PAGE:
Mr. Mario Dumont: “Each his own enclosure: the sad identity division” [«Chacun son enclos: la triste division identitaire»]

In this post, Bambi will share a quick translation of an article by Mr. Mario Dumont published yesterday in the Journal of Montreal:

Food for thought, thank you Mr. Dumont.

“For years, the fight against racism was about breaking down barriers. There was a time in the United States when black people were excluded from certain schools, restaurants, golf clubs, and a host of other establishments. Without having reached destination, we can say today that several partitions have fallen.

This is the conception that I have personally cultivated in the fight against racism: to break down walls. Give everyone their chance in a world that opens doors. Let me recall one of Martin Luther King’s famous quotes: “Let’s build bridges, not walls”.

This week we learned that Columbia University, one of the most prestigious in the United States, will be holding several convocation ceremonies. One for Blacks, one for Asians, one for Indigenous people, one for the LGBT community and so on. Silent ceremonies, divided by ethnic or sexual orientation criteria.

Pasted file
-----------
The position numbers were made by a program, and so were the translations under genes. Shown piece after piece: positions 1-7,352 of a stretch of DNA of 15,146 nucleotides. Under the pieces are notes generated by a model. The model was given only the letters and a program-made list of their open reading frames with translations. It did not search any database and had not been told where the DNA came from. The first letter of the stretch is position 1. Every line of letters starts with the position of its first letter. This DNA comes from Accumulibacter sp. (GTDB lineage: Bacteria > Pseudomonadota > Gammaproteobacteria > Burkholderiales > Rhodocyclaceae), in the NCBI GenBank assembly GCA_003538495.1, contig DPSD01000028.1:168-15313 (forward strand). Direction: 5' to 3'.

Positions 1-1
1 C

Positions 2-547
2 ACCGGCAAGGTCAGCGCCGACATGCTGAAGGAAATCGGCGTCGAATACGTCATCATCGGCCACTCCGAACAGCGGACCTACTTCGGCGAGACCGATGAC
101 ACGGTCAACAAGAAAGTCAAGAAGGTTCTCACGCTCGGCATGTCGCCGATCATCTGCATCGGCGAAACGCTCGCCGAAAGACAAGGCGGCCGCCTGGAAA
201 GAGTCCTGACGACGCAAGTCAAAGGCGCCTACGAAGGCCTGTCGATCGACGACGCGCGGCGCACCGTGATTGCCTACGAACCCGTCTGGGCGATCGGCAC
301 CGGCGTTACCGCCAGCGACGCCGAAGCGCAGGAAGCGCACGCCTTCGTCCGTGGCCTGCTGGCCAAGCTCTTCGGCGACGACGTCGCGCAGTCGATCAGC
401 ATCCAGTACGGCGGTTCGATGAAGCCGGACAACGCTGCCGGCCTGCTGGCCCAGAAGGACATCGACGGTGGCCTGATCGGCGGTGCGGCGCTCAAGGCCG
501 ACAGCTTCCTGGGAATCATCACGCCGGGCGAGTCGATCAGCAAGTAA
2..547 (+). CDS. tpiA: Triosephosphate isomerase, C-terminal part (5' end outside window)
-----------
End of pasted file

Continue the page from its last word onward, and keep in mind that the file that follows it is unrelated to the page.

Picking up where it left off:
Each his own enclosure

The university has dismissed the charges of segregation, saying these events are additions and a grand ceremony open to all will take place as usual. This in no way erases this new tendency to divide the celebrations.

A division that forces everyone to stand in their identity enclosure. Asians have no place at the Indigenous celebration, Indigenous people are not welcome at the Black event, etc. Don’t we force everyone to a little bit of racism to deal with all these distinctions?

Then what do we do with this youth whose father is black and mother is Asian? Is he/she invited to both snacks? Or excluded from both? Unless it all depends on the colour of his/her skin and hair, which are the result of genetic hazards for mixed-race children.

No more sharing

Speaking of the new walls being erected, the translation of Amanda Gorman’s poems also made me feel very uneasy. After her Super Bowl performances and Joe Biden’s swearing-in, the young black prodigy’s work is in demand around the world.

A young Dutch woman and another Catalan were not allowed to translate her poems into their respective languages ​​… because they are white. So sad. Poetry is a work of sharing, a universal work. Anyone who respects the work and its author should be able to do the translation regardless of their skin colour.

The tendency to create new partitions is global. Canada is no exception to this fashion. Need I recall this amazing program created by the Canadian government to help black entrepreneurs?

Entrepreneurs of all origins should have the right to support from all available programs, without any discrimination. But the creation of economic programs on ethnic grounds is another example of the enclosures that are recreated, of the walls that are installed [Bambi agrees, as per the older post shown below].

I don’t see how these new silos are approaching us to a more just society” [She does not know about you, but Bambi can only agree…].

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